• The Exaflop system ⢠Target: 2015-2018 â 10^18 (million trillion) floating-point operations per second â Current system 0.00165 Exaflops ⢠Expectations with current technology evolution â Power draw 100-300 MW ⢠15-40% of a nuclear reactor (Olkiluoto I)! ⢠$1M/MW/year! ⢠Need to bring it down to 30-50 MW â 500 000 - 5 000 000 processor cores â Memory 30-100 PB â Storage 1 Exabyte
  • Programming Languages ⢠Current trend (C/C++/Fortran + MPI) â Difficult to program portable and efficient code â MPI is not fault tolerant by default (1 task dies and the whole system crashes) ⢠PGAS languages to the rescue? â Partitioned Global Address Space â Looks like global shared memory ⢠But possible to define task-local regions ⢠Compiler generates communication code â Current standards ⢠UPC - Unified Parallel C ⢠CAF - Co-Array Fortran â Languages under development ⢠Titanium, Fortress, X10, Chapel
  • What to do with an exaflop? ⢠Long term climate-change modelling ⢠High resolution weather forecasts â Prediction by city block â Extreme weather ⢠Large protein folding â Alzheimer, cancer, Parkinsonâs etc. ⢠Simulation of a human brain ⢠Very realistic virtual environments ⢠Design of nanostructures â Carbon nanotubes, nanobots ⢠Beat a human pro player in a 19x19 Go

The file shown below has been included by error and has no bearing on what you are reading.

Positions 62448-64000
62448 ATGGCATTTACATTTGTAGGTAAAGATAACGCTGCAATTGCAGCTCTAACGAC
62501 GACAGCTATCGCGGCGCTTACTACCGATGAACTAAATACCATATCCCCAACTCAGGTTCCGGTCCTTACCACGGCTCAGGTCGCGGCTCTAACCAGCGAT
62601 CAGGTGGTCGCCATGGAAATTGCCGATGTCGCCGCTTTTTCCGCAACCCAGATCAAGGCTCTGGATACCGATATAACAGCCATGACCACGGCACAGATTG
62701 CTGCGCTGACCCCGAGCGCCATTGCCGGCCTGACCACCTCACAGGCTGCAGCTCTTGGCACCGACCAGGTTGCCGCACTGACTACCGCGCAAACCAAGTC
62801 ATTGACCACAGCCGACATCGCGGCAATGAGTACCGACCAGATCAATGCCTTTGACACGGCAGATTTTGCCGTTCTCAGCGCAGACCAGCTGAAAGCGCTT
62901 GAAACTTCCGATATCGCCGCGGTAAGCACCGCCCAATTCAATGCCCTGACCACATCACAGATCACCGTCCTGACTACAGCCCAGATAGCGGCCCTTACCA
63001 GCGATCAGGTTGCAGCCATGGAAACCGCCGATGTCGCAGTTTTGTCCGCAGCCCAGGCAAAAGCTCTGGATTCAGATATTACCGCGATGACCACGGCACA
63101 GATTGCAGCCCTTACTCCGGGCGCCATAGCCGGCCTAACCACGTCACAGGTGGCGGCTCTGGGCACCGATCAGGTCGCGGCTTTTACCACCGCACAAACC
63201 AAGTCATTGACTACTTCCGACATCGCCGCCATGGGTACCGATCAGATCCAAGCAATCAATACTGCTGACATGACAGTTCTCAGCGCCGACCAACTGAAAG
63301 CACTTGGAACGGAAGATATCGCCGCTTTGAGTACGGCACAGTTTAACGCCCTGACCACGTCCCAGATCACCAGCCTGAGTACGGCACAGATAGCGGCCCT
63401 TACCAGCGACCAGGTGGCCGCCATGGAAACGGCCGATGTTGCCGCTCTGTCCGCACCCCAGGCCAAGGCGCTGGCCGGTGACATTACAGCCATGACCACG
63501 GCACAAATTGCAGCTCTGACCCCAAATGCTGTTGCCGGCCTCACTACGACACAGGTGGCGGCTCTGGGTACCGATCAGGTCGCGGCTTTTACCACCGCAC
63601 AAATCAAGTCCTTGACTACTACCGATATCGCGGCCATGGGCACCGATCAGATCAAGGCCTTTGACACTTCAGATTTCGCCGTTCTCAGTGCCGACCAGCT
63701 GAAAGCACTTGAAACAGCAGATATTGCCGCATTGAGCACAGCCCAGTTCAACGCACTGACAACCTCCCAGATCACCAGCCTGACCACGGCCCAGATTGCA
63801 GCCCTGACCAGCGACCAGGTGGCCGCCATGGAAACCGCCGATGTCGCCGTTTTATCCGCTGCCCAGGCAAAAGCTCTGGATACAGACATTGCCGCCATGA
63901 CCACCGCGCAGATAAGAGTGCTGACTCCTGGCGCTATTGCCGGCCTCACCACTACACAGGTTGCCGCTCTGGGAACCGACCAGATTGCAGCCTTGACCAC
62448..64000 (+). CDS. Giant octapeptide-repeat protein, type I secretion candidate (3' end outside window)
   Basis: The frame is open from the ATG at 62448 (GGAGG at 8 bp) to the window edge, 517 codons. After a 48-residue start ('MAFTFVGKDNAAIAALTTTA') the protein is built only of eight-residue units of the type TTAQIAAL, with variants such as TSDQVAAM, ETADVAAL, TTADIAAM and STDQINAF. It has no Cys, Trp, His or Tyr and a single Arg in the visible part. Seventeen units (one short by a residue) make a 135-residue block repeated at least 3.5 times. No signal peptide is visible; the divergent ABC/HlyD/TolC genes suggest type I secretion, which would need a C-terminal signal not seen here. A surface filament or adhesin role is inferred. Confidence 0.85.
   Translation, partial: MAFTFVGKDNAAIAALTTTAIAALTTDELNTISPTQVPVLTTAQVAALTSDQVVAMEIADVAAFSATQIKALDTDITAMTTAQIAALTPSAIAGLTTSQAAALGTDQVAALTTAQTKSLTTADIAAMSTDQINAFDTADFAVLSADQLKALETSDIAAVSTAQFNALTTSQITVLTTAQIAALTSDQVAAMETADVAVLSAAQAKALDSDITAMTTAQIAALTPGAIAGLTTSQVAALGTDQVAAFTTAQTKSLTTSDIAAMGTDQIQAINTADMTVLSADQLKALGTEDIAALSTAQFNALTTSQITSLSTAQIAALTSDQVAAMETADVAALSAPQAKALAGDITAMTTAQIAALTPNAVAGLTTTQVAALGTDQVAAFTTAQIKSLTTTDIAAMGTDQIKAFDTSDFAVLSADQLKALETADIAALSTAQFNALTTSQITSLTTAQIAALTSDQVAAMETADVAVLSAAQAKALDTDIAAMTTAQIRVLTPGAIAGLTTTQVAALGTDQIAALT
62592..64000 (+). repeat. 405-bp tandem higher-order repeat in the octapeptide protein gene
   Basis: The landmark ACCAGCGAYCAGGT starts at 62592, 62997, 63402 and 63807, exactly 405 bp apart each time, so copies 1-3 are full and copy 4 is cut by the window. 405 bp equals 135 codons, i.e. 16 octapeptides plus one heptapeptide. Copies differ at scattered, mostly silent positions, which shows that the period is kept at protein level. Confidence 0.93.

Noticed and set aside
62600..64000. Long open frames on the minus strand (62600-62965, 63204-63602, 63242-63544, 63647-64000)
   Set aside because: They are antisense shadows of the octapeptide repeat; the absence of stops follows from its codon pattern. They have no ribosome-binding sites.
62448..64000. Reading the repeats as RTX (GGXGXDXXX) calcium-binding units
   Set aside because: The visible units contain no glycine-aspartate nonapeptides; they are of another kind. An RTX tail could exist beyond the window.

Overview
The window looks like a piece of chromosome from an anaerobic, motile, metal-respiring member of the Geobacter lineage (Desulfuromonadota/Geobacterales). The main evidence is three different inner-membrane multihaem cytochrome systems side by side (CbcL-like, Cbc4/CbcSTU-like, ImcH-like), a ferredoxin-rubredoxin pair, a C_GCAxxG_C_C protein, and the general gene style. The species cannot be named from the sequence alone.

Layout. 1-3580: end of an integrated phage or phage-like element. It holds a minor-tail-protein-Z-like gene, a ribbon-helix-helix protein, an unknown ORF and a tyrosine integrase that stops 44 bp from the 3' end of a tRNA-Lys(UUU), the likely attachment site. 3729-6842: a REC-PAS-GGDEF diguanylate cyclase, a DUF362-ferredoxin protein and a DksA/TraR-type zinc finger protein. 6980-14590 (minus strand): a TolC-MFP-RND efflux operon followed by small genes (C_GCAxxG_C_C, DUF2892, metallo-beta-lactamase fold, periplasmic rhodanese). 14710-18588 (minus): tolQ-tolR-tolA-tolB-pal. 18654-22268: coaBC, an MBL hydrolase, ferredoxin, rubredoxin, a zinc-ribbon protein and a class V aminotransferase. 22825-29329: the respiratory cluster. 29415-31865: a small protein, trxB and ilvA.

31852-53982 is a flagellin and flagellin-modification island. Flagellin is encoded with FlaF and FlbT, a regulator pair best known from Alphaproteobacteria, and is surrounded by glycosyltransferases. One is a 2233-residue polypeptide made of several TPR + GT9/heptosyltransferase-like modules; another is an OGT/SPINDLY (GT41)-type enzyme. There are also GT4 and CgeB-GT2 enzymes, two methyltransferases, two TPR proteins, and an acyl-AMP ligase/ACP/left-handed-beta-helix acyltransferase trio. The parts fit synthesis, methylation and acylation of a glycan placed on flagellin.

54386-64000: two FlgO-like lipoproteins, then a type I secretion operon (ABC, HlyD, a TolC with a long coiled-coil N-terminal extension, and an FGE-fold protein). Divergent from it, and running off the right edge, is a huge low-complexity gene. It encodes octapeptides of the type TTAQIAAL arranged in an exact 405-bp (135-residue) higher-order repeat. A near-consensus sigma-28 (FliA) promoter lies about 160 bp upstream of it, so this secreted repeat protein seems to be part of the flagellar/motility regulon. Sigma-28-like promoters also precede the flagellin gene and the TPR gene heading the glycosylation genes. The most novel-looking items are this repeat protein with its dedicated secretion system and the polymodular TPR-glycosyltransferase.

• Accelerators: GPGPU ⢠General Purpose Computing on Graphics Processing Units ⢠Nvidia Tesla/Fermi, ATI FireStream, IBM Cell, Intel Larrabee ⢠Advantages â High volume production rates, low price â High memory bandwidth on GPU (>100GB/s vs. 10-30GB/s of RAM) â High flop rate, for certain applications ⢠Disadvantages â Low performance in precise (64-bit) computation â Getting data to the GPU memory is a bottleneck (8GB/s PCI Express) â Vendors have different programming languages ⢠Now: Nvidia CUDA, ATI Stream, Intel Ct, Cell etc. ⢠Future: OpenCL on everything (hopefully!) â Does not work for all types of applications ⢠Branching, random memory access, huge datasets etc.
  • Case: Nvidia Fermi ⢠Announced last month, available in 2010 ⢠New HPC-oriented features â Error-correcting memory â High double precision performance ⢠512 compute cores, ~3 billion transistors â 750 GFlops (Double Precision) â 1.5 Tflops (Single Precision) ⢠2011: Fermi-based Cray supercomputer in Oak Ridge National Laboratory â â10 times faster than the current state of the artâ: ~20 Petaflops